• 9. Do Organizations Have Uniform Cultures? Do Organizations Have Uniform Cultures? Dominant Culture Expresses the core values that are shared by a majority of the organization’s members. Subcultures Minicultures within an organization, typically defined by department designations and geographical separation.© 2005 Prentice Hall Inc. All rights reserved. 16–9
  • 10. Do Organizations Have Uniform Cultures? Do Organizations Have Uniform Cultures? (cont’d) (cont’d) Core Values The primary or dominant values that are accepted throughout the organization. Strong Culture A culture in which the core values are intensely held and widely shared.© 2005 Prentice Hall Inc. All rights reserved. 16–10
  • 11. What Is Organizational Culture? (cont’d) What Is Organizational Culture? (cont’d) Culture Versus Formalization – A strong culture increases behavioral consistency and can act as a substitute for formalization. Organizational Culture Versus National Culture – National culture has a greater impact on employees than does their organization’s culture. – Nationals selected to work for foreign companies may be atypical of the local/native population.© 2005 Prentice Hall Inc. All rights reserved. 16–11
  • 12. What Do Cultures Do? What Do Cultures Do? Culture’s Functions: Culture’s Functions: 1. Defines the boundary between one organization 1. Defines the boundary between one organization and others. and others. 2. Conveys aasense of identity for its members. 2. Conveys sense of identity for its members. 3. Facilitates the generation of commitment to 3. Facilitates the generation of commitment to something larger than self-interest. something larger than self-interest. 4. Enhances the stability of the social system. 4. Enhances the stability of the social system. 5. Serves as aasense-making and control mechanism 5. Serves as sense-making and control mechanism for fitting employees in the organization. for fitting employees in the organization.© 2005 Prentice Hall Inc. All rights reserved. 16–12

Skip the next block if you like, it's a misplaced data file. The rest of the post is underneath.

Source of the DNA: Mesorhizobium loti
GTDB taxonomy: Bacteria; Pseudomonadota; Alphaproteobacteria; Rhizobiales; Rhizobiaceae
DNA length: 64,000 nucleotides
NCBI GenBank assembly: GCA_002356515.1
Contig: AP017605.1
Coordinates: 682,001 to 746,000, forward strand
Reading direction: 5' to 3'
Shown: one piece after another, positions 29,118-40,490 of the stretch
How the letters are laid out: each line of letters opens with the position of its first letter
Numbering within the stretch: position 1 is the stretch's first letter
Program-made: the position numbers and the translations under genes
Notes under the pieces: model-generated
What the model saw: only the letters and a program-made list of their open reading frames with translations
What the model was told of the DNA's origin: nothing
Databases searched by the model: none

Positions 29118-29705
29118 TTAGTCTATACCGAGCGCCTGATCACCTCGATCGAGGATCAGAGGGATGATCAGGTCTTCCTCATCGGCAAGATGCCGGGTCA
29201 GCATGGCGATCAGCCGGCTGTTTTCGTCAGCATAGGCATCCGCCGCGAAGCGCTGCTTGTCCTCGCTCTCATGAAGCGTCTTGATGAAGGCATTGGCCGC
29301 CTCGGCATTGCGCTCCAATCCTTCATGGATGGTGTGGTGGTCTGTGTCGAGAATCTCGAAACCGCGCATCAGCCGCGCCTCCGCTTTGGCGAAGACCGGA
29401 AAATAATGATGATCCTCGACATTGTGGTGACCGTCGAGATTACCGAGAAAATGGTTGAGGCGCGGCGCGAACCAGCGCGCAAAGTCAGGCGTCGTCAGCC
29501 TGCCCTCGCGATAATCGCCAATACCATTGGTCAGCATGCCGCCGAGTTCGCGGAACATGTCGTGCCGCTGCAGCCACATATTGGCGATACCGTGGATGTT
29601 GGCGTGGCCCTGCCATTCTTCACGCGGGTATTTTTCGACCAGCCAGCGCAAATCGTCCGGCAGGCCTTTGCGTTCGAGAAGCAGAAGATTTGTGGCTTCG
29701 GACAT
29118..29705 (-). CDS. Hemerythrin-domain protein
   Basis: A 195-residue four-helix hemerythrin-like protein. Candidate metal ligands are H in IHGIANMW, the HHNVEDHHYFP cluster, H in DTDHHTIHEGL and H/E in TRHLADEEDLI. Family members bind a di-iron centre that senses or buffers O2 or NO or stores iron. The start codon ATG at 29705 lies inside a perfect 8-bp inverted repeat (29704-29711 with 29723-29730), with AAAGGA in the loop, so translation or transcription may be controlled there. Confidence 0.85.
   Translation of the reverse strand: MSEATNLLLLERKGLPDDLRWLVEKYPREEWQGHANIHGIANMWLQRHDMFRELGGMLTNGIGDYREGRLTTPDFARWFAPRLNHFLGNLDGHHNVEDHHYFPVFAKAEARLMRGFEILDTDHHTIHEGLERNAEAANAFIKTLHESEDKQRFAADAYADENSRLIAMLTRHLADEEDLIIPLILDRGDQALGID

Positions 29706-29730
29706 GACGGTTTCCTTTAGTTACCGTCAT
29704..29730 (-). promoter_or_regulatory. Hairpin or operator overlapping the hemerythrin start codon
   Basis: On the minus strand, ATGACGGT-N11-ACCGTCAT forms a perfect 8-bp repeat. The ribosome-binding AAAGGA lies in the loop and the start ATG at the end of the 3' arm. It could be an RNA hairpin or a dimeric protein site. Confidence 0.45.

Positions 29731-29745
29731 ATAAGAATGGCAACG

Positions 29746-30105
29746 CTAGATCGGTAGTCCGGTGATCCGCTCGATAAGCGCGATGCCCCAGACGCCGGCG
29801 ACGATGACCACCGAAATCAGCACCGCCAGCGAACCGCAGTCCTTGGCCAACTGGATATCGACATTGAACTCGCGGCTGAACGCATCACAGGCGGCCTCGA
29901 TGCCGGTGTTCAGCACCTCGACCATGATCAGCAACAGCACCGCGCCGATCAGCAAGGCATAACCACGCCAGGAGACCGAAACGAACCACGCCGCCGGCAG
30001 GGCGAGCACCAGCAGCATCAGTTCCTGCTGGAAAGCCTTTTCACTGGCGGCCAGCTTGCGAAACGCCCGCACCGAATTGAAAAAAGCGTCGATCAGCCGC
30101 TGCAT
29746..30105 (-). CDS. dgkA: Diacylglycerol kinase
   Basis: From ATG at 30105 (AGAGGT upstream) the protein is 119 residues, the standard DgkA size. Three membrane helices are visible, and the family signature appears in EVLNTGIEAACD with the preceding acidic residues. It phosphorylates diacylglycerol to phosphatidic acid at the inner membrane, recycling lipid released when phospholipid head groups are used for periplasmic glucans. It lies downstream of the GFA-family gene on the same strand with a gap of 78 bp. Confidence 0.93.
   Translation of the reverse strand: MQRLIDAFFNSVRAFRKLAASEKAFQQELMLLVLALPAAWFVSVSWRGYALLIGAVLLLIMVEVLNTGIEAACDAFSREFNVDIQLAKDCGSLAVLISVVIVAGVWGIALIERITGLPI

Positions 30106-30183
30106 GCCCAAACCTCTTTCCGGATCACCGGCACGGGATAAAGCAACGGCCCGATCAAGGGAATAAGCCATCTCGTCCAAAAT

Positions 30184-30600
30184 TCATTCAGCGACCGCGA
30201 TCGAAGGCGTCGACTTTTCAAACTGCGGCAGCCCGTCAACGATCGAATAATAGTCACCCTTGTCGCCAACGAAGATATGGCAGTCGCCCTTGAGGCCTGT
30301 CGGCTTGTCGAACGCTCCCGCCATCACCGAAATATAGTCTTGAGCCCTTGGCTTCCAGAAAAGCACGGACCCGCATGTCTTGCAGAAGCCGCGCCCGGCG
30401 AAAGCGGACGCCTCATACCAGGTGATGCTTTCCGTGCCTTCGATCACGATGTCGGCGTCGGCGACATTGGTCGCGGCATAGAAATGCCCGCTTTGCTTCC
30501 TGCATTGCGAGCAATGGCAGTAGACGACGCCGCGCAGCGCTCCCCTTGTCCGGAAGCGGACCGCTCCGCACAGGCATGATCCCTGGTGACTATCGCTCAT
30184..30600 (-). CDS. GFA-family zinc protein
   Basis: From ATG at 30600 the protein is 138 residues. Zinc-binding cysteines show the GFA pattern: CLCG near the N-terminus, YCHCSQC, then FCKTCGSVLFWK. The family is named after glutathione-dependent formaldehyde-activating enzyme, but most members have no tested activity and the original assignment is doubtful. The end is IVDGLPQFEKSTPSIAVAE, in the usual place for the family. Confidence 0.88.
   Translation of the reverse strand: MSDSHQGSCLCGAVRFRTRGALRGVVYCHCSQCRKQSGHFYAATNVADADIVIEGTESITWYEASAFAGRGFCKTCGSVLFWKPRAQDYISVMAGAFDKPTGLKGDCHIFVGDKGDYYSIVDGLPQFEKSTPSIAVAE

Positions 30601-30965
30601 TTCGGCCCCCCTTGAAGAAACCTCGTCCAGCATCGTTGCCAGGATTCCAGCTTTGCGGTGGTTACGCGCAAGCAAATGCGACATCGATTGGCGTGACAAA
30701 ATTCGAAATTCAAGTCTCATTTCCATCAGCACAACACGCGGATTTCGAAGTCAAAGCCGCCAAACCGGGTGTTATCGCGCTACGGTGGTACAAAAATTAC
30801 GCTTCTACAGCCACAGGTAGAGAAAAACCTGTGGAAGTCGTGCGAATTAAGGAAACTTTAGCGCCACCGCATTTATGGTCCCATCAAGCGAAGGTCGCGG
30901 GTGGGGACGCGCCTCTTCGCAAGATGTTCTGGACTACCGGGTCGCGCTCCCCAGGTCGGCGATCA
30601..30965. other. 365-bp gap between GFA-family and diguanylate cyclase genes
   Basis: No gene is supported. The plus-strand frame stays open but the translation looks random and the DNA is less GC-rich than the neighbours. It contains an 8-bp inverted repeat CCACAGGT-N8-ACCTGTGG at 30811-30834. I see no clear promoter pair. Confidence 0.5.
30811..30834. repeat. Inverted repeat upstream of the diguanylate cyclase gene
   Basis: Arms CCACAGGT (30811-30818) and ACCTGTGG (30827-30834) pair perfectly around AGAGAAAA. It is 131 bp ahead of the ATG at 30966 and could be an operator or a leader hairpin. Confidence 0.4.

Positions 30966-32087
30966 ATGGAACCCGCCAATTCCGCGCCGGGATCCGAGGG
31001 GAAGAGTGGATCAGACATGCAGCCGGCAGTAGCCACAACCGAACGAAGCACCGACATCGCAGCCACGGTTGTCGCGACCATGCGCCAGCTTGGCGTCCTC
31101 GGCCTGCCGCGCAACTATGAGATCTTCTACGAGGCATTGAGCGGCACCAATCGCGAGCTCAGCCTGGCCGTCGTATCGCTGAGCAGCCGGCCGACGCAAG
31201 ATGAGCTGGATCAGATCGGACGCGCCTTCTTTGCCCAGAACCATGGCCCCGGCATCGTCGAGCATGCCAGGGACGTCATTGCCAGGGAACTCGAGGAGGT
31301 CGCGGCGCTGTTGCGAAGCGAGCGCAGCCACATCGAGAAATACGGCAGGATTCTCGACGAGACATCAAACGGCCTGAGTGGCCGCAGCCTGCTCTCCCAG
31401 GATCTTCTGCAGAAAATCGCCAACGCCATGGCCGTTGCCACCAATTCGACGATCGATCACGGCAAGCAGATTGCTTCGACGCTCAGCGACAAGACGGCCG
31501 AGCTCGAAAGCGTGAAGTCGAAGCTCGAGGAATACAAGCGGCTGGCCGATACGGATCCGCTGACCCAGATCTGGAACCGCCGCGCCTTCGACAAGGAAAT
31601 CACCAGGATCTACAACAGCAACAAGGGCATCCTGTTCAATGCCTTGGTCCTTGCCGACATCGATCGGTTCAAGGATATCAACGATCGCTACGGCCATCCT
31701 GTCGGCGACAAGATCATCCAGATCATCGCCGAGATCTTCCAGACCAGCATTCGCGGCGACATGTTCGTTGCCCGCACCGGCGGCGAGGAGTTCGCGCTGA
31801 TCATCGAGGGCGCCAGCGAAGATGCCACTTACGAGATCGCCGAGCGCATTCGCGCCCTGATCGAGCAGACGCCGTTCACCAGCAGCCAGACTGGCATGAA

• 13. What Do Cultures Do? What Do Cultures Do? Culture as a Liability: Culture as a Liability: 1. Barrier to change. 1. Barrier to change. 2. Barrier to diversity 2. Barrier to diversity 3. Barrier to acquisitions and mergers 3. Barrier to acquisitions and mergers© 2005 Prentice Hall Inc. All rights reserved. 16–13
  • 14. How Culture Begins How Culture Begins Founders hire and keep only employees who think and feel the same way they do. Founders indoctrinate and socialize these employees to their way of thinking and feeling. The founders’ own behavior acts as a role model that encourages employees to identify with them and thereby internalize their beliefs, values, and assumptions.© 2005 Prentice Hall Inc. All rights reserved. 16–14
  • 15. Keeping Culture Alive Keeping Culture Alive Selection – Concern with how well the candidates will fit into the organization. – Provides information to candidates about the organization. Top Management – Senior executives help establish behavioral norms that are adopted by the organization. Socialization – The process that helps new employees adapt to the organization’s culture.© 2005 Prentice Hall Inc. All rights reserved. 16–15
  • 16. Stages in the Socialization Process Stages in the Socialization Process Prearrival Stage The period of learning in the socialization process that occurs before a new employee joins the organization. Encounter Stage The stage in the socialization process in which a new employee sees what the organization is really like and confronts the possibility that expectations and reality may diverge. Metamorphosis Stage The stage in the socialization process in which a new employee changes and adjusts to the work, work group, and organization.© 2005 Prentice Hall Inc. All rights reserved. 16–16
  • 17. A Socialization Model A Socialization Model E X H I B I T 16–2 E X H I B I T 16–2© 2005 Prentice Hall Inc. All rights reserved. 16–17
  • 18. Entry Socialization Options Entry Socialization Options •• Formal versus Informal Formal versus Informal •• Individual versus Collective Individual versus Collective •• Fixed versus Variable Fixed versus Variable •• Serial versus Random Serial versus Random •• Investiture versus Divestiture Investiture versus DivestitureSource: Based on J. Van Maanen, “People Processing: Strategies of OrganizationalSocialization,” Organizational Dynamics, Summer 1978, pp. 19–36; and E. H. Schein, E X H I B I T 16–3 E X H I B I T 16–3Organizational Culture,” American Psychologist, February 1990, p. 116.© 2005 Prentice Hall Inc. All rights reserved. 16–18
  • 19. How Organization Cultures Form How Organization Cultures Form E X H I B I T 16–4 E X H I B I T 16–4© 2005 Prentice Hall Inc. All rights reserved. 16–19
  • 20. How Employees Learn Culture How Employees Learn Culture •• Stories Stories •• Rituals Rituals •• Material Symbols Material Symbols •• Language Language© 2005 Prentice Hall Inc. All rights reserved. 16–20